The Justice Department has decided not to force journalist James Risen to reveal a source. Correspondent David Folkenflik talks to NPR's Scott Simon about a case that became a flashpoint for press freedom.

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Mazzetti: Brutal Interrogations Rose In CIA's Post-9/11 Chaos

NPR News - Sat, 2014-12-13 04:11

NPR's Scott Simon talks with New York Times reporter Mark Mazzetti about the evolution of the CIA's approach to counter-terrorism, from interrogations to drone attacks.

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Yale Law Professor: Torture Is Never Justified

NPR News - Sat, 2014-12-13 04:11

Bloomberg View columnist Stephen Carter tells NPR's Scott Simon that, whether or not the CIA's interrogation techniques produced viable intelligence, they were still morally wrong.

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Outrage On The Left And Right As Senate Delays Spending Vote

NPR News - Sat, 2014-12-13 04:11

The Senate is poised to pass the trillion-dollar spending bill that narrowly cleared the House this week. But anger about the measure from both parties has delayed the Senate.

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Activists Gather On Washington Mall To Protest Police Violence

NPR News - Sat, 2014-12-13 04:11

Civil rights leaders and other activists are marching in Washington, D.C., on Saturday to pressure Congress to take action in the wake of recent shooting deaths of blacks by police officers.

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Oil Prices Go Down, Russia's Gold Buying Goes Up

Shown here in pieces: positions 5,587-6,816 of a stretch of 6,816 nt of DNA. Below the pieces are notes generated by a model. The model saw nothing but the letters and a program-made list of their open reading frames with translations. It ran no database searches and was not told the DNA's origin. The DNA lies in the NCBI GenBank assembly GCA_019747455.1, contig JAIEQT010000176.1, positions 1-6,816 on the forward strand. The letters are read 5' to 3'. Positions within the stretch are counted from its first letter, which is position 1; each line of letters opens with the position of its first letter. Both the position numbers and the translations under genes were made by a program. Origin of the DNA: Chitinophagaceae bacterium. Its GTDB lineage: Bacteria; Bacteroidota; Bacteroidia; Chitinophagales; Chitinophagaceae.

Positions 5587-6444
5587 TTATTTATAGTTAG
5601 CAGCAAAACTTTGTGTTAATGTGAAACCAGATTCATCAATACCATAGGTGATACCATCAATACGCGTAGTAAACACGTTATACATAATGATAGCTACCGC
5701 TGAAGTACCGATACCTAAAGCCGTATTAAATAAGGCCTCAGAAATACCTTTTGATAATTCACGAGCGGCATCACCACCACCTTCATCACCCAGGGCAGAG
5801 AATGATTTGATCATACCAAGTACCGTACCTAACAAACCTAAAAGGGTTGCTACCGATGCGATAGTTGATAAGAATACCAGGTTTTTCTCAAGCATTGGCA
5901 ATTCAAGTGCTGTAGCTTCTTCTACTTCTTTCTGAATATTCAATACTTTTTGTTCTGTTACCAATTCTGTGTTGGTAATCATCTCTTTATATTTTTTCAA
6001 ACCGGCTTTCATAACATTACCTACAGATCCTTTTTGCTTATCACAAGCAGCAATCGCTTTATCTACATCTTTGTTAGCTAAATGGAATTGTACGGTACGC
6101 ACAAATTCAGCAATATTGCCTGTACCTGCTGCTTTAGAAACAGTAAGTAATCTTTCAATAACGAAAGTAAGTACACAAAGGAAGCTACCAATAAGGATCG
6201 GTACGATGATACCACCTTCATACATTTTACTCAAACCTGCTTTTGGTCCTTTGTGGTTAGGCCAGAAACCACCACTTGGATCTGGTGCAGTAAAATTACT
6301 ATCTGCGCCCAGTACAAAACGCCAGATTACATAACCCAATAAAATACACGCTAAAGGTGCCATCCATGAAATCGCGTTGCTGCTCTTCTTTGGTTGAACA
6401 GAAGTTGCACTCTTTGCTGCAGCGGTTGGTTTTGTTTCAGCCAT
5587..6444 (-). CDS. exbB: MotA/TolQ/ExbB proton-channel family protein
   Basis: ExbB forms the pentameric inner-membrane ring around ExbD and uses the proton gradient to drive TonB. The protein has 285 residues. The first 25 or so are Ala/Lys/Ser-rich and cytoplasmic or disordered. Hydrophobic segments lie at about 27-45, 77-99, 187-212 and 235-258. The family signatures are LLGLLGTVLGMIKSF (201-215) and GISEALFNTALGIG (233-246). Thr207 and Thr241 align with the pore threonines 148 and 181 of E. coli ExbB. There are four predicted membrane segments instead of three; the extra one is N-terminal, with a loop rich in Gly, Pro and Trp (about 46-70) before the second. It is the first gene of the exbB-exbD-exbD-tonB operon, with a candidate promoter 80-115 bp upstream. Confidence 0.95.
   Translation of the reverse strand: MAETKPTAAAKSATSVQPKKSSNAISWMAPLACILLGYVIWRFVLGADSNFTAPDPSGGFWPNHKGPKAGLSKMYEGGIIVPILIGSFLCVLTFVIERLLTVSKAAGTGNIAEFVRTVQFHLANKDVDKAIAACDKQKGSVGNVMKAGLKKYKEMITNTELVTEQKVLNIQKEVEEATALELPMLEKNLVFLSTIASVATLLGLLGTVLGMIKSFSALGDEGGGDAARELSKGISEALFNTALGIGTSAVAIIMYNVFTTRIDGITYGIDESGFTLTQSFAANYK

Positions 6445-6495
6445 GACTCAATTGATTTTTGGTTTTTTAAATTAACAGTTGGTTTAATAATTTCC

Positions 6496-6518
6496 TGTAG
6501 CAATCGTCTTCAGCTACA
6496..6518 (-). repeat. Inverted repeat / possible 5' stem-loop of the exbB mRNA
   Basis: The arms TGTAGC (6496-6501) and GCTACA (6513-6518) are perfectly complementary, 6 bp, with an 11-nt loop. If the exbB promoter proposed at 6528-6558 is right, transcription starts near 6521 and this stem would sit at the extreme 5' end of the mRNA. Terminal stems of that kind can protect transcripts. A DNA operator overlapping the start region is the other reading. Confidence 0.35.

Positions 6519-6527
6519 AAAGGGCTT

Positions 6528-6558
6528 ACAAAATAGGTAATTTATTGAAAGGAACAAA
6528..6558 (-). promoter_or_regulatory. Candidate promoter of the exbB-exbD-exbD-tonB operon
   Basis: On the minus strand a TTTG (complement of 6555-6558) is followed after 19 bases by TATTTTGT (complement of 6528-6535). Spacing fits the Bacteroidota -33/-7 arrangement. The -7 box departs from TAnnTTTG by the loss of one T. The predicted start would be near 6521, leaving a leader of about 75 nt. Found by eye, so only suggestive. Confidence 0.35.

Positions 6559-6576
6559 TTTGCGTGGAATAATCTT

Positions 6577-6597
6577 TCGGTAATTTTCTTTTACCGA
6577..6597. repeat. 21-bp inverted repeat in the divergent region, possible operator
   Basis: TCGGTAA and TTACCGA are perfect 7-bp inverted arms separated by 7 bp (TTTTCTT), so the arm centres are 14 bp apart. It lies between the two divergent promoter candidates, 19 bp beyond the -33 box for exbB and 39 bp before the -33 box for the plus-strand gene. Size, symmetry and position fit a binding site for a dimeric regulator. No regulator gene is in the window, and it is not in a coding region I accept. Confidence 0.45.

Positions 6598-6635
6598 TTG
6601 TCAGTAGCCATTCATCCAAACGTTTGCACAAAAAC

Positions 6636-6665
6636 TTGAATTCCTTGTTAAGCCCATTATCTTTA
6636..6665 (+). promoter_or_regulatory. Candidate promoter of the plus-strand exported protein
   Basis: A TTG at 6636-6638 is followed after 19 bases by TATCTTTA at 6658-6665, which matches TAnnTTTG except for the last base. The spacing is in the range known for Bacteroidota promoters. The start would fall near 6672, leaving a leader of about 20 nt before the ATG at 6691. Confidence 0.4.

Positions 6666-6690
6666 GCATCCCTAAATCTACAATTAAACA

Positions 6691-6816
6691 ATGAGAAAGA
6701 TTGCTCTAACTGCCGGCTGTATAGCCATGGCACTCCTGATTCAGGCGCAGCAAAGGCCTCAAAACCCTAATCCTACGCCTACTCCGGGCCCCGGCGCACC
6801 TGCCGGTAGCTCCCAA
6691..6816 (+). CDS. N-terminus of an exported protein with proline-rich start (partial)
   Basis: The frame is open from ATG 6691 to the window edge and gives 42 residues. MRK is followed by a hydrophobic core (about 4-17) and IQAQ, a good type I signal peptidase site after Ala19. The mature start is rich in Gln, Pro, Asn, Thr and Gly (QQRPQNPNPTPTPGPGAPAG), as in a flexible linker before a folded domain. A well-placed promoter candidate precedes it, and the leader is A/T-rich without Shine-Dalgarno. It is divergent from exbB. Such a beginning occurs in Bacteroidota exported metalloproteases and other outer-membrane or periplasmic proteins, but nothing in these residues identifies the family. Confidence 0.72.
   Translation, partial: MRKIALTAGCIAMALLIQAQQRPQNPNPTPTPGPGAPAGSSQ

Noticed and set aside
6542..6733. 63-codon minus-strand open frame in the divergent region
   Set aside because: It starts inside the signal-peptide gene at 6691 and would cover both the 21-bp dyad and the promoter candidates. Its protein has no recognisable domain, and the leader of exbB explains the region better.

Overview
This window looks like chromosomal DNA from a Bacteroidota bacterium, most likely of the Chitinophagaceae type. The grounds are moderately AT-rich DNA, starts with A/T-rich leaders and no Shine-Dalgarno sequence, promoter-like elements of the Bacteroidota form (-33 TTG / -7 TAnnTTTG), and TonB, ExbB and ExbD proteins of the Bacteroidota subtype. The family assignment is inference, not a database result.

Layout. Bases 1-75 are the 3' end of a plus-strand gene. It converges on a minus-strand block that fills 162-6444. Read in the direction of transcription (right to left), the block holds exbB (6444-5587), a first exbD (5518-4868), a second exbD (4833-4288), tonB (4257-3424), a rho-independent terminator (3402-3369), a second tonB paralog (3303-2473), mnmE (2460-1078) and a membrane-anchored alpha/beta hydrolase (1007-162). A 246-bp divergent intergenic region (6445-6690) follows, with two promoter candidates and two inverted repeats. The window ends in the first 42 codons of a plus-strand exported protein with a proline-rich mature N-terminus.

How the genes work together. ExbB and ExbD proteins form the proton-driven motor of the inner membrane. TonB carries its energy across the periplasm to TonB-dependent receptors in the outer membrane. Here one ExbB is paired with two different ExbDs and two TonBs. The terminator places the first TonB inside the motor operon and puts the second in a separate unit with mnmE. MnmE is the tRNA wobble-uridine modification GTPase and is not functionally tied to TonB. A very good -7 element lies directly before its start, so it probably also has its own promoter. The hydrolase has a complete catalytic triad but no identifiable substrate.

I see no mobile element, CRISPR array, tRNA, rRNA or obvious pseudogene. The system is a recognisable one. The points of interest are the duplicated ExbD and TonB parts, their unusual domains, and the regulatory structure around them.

NPR News - Sat, 2014-12-13 04:11

Russia, China and other emerging market countries have been buying up large quantities of gold, something governments and individuals have done for centuries during uncertain economic times.

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Just Under The Surface, Palestinian Rivals Remain Bitterly Divided

NPR News - Sat, 2014-12-13 04:11

The two leading Palestinian factions recently agreed to end a feud and work together. But in the Gaza Strip, the wounds have not healed from a nasty bout of infighting in 2007.

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A Michel Du Cille Disciple Remembers His Late, Great Boss

NPR News - Sat, 2014-12-13 03:03

NPR's Ben de la Cruz worked for du Cille at the Washington Post. Stunned by the news of the photographer's death in Liberia, de la Cruz tells what he learned from the man with the gentle soul.

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Police Arrest Suspect In Shooting Outside Portland High School

NPR News - Sat, 2014-12-13 02:35

Authorities say they stopped a vehicle around 1:30 a.m. Saturday and arrested a 22-year-old man. A handgun was found in the vehicle.

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Hanukkah History: Those Chocolate Coins Were Once Real Tips

NPR News - Sat, 2014-12-13 01:19

Many Jewish families celebrate the holiday by handing out gelt, chocolate coins covered in gold and silver. These days they're treats for kids. But the practice began as a way to thank labor.